“Get” or “take” the vaccine?

A student said: “My parents took the vaccine.”

Hmmm, I wasn’t quite right about this particular combination of words. I’ve seen a lot in these at least 30 years dealing with the English language, and that’s not enough when we think of the number of possibilities we have to communicate something. There are certainly the more usual ways in which some words are often used together, but sometimes other combinations are possible. That’s when doing a bit of research comes in handy.

So should we say: take or get the vaccine?

First, check it out the lesson Get or take? to situate yourself regarding the usage of these two verbs because how to use them, is a question shared by many English learners.

Could you grasp the difference in usage between get and take? If your answer is yes, we can now go back to our question above: take or get the vaccine?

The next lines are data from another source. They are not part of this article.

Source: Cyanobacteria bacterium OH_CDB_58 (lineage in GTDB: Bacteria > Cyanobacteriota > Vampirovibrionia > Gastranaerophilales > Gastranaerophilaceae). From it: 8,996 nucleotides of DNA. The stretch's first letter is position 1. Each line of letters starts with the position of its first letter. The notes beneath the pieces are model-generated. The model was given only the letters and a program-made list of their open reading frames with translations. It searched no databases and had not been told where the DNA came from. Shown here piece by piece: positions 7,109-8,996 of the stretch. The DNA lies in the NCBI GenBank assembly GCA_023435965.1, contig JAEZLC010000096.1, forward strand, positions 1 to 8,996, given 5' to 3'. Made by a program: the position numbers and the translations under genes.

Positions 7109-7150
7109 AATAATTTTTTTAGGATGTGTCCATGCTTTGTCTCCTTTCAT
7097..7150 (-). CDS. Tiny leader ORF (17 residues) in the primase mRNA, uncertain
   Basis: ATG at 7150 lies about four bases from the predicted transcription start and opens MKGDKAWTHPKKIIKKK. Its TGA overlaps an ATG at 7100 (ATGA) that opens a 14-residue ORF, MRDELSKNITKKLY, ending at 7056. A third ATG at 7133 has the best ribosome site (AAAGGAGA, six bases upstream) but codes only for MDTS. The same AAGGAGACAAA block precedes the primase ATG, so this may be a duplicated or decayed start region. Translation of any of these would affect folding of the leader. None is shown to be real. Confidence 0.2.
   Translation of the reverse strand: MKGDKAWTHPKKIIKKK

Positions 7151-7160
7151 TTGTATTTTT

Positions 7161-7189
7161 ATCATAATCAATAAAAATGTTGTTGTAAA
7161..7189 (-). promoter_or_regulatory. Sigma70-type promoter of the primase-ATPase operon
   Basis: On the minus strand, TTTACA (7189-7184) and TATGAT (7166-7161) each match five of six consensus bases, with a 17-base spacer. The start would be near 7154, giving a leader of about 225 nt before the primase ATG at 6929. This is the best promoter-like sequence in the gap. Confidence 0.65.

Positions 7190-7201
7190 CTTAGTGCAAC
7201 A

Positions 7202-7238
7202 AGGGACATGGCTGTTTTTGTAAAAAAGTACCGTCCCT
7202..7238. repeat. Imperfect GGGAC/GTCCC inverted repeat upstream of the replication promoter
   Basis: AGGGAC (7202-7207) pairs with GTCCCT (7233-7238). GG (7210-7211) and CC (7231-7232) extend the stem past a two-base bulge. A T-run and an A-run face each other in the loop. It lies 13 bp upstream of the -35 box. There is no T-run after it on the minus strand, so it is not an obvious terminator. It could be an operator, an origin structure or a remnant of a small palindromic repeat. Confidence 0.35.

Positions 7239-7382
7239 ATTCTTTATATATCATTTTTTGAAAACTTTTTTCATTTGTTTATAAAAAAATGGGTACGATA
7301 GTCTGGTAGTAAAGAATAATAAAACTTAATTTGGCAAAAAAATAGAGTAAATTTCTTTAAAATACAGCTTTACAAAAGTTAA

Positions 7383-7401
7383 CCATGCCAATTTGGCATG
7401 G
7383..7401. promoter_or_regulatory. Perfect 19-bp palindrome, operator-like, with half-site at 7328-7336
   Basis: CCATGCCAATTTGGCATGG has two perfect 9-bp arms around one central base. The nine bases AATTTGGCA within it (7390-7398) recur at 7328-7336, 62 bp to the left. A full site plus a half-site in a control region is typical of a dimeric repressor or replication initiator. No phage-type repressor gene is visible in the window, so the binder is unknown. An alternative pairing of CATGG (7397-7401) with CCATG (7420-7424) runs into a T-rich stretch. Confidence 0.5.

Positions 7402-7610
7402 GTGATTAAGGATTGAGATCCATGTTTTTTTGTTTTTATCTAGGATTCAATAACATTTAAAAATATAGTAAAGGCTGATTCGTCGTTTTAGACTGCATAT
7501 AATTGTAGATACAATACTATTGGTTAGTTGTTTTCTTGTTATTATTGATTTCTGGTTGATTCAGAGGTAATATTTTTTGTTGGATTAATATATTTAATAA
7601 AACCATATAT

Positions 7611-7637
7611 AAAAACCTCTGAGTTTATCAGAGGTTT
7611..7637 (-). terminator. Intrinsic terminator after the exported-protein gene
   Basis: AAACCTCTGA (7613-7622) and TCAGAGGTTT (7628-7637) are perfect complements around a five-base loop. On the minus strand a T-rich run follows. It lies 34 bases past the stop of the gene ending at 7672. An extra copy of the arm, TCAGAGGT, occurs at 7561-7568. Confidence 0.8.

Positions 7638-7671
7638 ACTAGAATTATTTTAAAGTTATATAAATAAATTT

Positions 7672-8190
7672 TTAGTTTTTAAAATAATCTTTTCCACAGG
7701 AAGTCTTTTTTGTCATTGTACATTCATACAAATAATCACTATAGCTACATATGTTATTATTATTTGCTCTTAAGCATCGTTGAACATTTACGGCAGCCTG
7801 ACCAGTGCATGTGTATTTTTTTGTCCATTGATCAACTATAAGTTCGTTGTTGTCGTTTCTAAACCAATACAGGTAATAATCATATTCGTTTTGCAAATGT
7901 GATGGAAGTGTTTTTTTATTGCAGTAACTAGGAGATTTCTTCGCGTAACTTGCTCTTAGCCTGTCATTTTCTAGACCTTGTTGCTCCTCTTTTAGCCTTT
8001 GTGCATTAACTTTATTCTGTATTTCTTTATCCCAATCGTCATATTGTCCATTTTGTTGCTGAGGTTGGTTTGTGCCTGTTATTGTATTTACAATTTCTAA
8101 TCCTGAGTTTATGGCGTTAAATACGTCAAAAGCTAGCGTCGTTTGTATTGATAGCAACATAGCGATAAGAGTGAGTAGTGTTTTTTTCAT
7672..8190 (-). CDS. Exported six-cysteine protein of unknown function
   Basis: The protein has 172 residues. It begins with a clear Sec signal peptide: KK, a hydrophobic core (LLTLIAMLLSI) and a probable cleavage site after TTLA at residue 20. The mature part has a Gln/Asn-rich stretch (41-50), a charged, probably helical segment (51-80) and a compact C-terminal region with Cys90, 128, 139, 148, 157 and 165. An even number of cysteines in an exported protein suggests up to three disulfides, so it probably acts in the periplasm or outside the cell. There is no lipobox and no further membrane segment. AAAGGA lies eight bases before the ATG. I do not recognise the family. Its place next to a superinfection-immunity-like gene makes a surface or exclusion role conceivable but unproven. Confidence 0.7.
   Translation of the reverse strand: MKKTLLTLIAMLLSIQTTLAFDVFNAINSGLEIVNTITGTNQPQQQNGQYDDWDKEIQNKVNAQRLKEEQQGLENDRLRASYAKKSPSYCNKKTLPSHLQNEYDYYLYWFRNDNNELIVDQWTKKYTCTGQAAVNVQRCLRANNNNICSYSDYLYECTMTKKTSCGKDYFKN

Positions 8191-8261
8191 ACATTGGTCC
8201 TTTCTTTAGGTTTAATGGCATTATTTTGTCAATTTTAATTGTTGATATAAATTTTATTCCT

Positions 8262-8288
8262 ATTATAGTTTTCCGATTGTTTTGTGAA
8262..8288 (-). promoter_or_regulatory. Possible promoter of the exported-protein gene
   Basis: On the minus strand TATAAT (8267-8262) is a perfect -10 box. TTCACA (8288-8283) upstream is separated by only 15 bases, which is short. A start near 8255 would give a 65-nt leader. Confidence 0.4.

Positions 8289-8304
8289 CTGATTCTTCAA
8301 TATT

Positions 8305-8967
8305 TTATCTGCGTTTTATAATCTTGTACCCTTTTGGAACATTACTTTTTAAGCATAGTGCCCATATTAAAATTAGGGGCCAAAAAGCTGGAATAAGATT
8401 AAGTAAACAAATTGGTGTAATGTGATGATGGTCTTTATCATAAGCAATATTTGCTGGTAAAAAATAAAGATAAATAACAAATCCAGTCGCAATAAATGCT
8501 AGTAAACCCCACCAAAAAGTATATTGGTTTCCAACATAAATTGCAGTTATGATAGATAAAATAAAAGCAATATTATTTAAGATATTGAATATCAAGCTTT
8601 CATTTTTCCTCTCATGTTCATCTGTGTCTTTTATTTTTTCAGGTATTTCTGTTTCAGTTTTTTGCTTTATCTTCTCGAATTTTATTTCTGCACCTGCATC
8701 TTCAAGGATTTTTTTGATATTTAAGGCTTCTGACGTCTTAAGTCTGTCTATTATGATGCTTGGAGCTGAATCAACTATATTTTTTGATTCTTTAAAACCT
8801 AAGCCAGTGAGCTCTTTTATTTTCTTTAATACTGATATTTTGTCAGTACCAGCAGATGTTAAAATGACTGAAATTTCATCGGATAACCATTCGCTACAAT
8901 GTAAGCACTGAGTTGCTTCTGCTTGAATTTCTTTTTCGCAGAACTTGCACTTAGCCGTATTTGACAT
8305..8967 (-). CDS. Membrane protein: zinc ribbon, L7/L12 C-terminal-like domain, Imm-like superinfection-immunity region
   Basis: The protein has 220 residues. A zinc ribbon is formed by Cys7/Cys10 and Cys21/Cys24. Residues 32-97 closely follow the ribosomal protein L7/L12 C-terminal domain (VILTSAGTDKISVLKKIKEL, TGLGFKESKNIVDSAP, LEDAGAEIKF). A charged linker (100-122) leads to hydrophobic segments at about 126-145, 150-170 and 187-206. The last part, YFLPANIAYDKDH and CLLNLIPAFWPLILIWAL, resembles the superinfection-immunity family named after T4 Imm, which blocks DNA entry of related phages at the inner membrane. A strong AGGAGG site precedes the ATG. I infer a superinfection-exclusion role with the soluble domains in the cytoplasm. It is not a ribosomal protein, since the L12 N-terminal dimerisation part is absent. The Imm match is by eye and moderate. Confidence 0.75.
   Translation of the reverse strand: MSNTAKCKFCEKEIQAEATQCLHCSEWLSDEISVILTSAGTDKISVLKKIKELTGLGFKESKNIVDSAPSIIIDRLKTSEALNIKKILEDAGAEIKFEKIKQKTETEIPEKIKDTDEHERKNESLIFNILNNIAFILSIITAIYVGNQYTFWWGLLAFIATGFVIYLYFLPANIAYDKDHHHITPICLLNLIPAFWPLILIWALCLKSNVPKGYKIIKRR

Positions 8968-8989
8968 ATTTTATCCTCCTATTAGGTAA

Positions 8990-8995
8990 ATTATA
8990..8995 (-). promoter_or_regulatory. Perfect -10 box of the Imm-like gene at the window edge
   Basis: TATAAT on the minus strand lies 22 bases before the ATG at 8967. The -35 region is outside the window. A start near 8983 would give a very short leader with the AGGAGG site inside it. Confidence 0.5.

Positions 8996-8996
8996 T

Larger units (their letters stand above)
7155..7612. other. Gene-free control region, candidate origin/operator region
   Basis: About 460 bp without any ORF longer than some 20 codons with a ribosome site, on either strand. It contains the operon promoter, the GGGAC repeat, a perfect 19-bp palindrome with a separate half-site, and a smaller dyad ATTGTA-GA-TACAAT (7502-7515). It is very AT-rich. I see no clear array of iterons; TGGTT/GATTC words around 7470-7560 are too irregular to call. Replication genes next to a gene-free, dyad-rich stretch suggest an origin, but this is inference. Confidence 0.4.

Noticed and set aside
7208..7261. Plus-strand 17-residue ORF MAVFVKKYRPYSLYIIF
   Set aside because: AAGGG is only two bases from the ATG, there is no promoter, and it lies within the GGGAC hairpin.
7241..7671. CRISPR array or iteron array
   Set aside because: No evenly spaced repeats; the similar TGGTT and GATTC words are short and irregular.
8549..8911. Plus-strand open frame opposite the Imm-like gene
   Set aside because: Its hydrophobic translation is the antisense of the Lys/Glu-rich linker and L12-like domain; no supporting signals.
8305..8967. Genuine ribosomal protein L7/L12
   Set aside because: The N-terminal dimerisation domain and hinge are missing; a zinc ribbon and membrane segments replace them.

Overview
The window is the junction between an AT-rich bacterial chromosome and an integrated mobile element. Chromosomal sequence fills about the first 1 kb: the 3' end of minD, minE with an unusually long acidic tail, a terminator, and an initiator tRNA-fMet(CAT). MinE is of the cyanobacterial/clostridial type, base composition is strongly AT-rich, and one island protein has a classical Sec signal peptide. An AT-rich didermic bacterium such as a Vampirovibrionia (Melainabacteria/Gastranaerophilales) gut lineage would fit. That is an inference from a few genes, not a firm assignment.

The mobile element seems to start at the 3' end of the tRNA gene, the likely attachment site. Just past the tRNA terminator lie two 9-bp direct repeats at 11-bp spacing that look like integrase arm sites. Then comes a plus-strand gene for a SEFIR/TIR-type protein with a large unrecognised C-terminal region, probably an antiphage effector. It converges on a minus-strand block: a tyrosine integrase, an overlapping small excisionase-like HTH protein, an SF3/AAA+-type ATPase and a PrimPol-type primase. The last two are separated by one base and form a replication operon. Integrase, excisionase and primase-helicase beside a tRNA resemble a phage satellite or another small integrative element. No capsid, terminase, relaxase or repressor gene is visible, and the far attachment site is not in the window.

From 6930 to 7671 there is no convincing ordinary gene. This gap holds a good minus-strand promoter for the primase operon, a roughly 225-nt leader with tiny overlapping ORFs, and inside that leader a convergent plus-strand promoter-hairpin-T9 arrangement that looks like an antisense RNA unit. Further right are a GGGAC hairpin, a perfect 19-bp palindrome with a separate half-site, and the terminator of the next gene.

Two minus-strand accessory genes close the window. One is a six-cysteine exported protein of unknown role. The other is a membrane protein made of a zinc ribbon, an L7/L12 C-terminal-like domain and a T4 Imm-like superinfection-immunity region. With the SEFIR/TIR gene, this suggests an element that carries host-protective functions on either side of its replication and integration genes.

CDC – Centers for Disease Control and Prevention, the national public health agency of the United States, mostly combines the word vaccine with the verbs get and receive.

To understand the getting COVID-19 above, check the Verbo “to get” lesson.

The Oxford Collocations Dictionary gives the verbs have and receive.

But yeah, to combine the word vaccine with the verb to take seems to be possible as this article from the World Economic Forum shows! And it makes sense if we think that we take medication.

Next one more example.

So, although on the one hand the word vaccine is more commonly combined with the verb to get, on the other hand, we can assume that yes, it’s possible to say:

“My parents took the vaccine.”

So I want to thank my dear students for the insights you bring to class, things that might have never crossed my mind.
This teaches me to be more careful and slow to jump to conclusions.
I know it’s a lesson I’ll forget sometimes, but I’ll keep trying.

Thank you Gi! 😉

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